You’re setting up a business, and there are lots of expenses. Do you really need to pay for the services of a lawyer, too? How hard could starting a business be?
The answer is: Pretty hard. A lawyer ensures that you’re protected, both legally and financially. It’s a bad idea to begin by breaking business laws.
Also, you're required to pay certain taxes, but why shell out more than you have to? You want to be confident that your interactions with customers, the general public, employees and suppliers are on the up-and-up. And if you’re in business with others, you need to formalize the details of that relationship.
Half of new businesses fail within five years of establishment. There are multiple reasons companies collapse, and some are out of their owners’ control. But a lawyer’s expertise can help you avoid many pitfalls. Here’s a sampling of some of the complexities lawyers handle, along with a few tasks that you can manage on your own.
Making a Purchase
If your new venture involves buying an established business, let a lawyer write the purchase agreement. This sets up the payment structure. In addition, you protect yourself against liability and minimize taxes.
A business lawyer also advises you about required licenses or permits. Are there any employee agreements in effect, and how does that impact your purchase? Perhaps most importantly, if the original owner misrepresents an issue or fails to disclose essentials, a lawyer makes certain that you can back out of the deal.
Choosing a Structure
You’re not legally required to have a lawyer set up your business, but the process is extremely complicated, with many layers. Selecting the right structure and organizing it properly gives your business a better chance of succeeding.
Would you function better as a partnership, LP, LLP or corporation? If you choose corporation, do you need a C-corp, S-corp or LLC? If you don’t know the answers to these questions, don’t worry. A business lawyer does.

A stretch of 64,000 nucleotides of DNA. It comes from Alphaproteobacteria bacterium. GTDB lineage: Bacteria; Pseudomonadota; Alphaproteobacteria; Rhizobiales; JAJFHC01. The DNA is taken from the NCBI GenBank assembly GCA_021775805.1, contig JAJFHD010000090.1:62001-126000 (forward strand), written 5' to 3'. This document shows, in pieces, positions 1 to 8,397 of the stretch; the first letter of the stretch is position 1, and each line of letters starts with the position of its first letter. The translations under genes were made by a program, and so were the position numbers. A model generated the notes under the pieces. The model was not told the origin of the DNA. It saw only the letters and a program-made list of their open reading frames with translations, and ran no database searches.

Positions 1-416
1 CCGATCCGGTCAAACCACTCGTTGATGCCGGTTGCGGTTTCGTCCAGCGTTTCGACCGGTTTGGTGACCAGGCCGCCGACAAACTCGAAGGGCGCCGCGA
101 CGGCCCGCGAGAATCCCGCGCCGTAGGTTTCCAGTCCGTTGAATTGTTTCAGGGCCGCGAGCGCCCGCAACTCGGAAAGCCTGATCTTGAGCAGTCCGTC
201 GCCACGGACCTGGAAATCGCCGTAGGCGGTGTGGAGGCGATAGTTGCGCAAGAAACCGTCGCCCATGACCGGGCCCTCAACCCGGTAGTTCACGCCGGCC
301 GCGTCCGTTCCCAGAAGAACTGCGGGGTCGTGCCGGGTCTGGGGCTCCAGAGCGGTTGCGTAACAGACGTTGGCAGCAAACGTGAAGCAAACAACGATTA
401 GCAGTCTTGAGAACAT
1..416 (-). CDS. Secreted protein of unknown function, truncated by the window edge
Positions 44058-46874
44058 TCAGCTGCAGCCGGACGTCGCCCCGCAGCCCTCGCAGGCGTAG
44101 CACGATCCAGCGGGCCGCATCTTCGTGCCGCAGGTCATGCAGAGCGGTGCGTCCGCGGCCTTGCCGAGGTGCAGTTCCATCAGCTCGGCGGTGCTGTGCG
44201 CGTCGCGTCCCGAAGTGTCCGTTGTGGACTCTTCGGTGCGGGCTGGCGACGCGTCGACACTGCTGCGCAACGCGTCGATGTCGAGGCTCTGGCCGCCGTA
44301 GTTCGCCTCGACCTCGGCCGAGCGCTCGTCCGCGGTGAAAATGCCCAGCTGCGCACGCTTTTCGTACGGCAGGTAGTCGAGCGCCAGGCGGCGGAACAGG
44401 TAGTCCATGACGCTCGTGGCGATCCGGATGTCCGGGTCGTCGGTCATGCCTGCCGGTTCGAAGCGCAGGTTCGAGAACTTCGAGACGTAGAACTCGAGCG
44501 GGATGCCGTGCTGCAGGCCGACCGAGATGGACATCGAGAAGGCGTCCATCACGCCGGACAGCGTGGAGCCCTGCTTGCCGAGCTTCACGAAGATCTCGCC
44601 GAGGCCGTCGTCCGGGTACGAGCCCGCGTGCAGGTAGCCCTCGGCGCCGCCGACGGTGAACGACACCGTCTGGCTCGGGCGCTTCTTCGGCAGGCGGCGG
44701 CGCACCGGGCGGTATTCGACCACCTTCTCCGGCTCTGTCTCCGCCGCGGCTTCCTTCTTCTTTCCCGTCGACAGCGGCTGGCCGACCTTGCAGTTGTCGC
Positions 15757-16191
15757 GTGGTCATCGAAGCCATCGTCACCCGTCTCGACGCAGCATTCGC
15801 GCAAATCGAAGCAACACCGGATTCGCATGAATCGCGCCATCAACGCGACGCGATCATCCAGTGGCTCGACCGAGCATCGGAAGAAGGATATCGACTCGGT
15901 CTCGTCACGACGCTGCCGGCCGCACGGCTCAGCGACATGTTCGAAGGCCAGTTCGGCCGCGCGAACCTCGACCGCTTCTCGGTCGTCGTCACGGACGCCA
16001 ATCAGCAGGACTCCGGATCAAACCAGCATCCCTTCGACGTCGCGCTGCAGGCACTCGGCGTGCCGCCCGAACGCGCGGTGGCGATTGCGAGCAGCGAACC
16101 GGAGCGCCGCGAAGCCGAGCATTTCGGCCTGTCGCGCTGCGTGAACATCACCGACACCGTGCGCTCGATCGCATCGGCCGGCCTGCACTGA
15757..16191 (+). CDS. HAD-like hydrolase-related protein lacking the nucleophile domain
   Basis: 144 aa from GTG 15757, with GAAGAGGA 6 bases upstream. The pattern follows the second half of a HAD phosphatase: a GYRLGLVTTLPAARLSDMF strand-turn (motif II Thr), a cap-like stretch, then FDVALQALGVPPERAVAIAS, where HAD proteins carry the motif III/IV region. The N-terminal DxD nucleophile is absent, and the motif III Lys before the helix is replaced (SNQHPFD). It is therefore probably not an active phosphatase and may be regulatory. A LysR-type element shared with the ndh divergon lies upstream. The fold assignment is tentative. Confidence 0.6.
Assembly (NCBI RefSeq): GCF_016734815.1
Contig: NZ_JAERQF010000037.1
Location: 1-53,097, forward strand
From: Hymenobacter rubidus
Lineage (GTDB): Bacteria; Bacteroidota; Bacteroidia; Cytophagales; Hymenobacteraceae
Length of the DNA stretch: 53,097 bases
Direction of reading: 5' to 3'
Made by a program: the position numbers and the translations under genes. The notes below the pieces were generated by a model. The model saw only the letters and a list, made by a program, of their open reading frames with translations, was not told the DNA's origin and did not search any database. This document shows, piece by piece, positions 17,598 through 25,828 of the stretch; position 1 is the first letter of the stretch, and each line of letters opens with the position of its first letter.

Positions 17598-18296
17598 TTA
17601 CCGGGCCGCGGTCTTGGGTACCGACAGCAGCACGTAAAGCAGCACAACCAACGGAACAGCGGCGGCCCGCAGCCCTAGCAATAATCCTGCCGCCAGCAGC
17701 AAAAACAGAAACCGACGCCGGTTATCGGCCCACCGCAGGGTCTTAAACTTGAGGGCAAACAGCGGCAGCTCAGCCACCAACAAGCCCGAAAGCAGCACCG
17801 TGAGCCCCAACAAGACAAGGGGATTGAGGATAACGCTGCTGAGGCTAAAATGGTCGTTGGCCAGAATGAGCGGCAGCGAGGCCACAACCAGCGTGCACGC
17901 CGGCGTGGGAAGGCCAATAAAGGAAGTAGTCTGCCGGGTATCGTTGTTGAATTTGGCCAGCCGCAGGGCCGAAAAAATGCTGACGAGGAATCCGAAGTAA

If multiple owners are involved, their rights and responsibilities need clarification. Financial obligations, profit sharing, individual duties and conflict resolution are just a few concerns that must be spelled out in a contract. A lawyer will be sure to cover all the bases.
Following the Law
Lawyers make sure businesses don’t start out breaking any laws. This involves knowing local, state and federal guidelines and anticipating potential problems.
For instance, the taxi-alternative Uber came under attack because of its business model. For example, in the company’s founding state of California, a class action suit questioned whether its drivers are, in fact, true employees rather than contractors.
In 2014, Uber was also named in a lawsuit based upon the Americans With Disabilities Act. Uber’s cars can’t usually accommodate wheelchairs. This is just a small sample of the legal issues the company faces worldwide.
Airbnb made a splash on the hospitality scene, connecting hosts and guests. However, it’s unclear where the new entity fits into established laws. One study from the New York State attorney general’s office proposed that over 70 percent of New York City Airbnbs violated laws.
The company requires its proprietors to follow local regulations. This often involves registration, permits and taxation.
Hosts risk fines or other penalties if they don’t comply with their cities’ codes. These don’t specifically address the Airbnb model, so legal advice can help avoid entanglements with municipal governments.
Checking the Details
Certain aspects of setting up a business are often necessary, but less complicated. If you’re trying to conserve resources, you can accomplish these without a lawyer. For example:
What’s in a name? Make sure your business name isn’t already in use by doing an online search through the office of your Secretary of State. Then, make sure the name isn’t registered with the U.S. Patent and Trademark Office.
You’re not home free yet. You still must determine if a name is taken but not trademarked.
This requires local and state database searches. You don’t need a lawyer for this, but a provider who specializes in this service speeds up the process enormously.Take a number. Obtain a Federal Tax Identification Number, or Employer Identification Number (EIN), from the Internal Revenue Service. It’s like a social security number for your business.
The IRS uses EINs to follow financial activity. Single owners don’t absolutely need one. If you skip this, though, you’ll have to use your actual social security number.
Bank on it. Open a company bank account. Keep your personal and business finances separate.
You want to show cash flow so you can establish a good credit history. You never know when a business loan might come in handy.
Anyone starting a business is taking a big risk. Hopefully the payoff will be worth it. Using a lawyer gives you stability during the initial setup. Then all you have to do is make the business a success.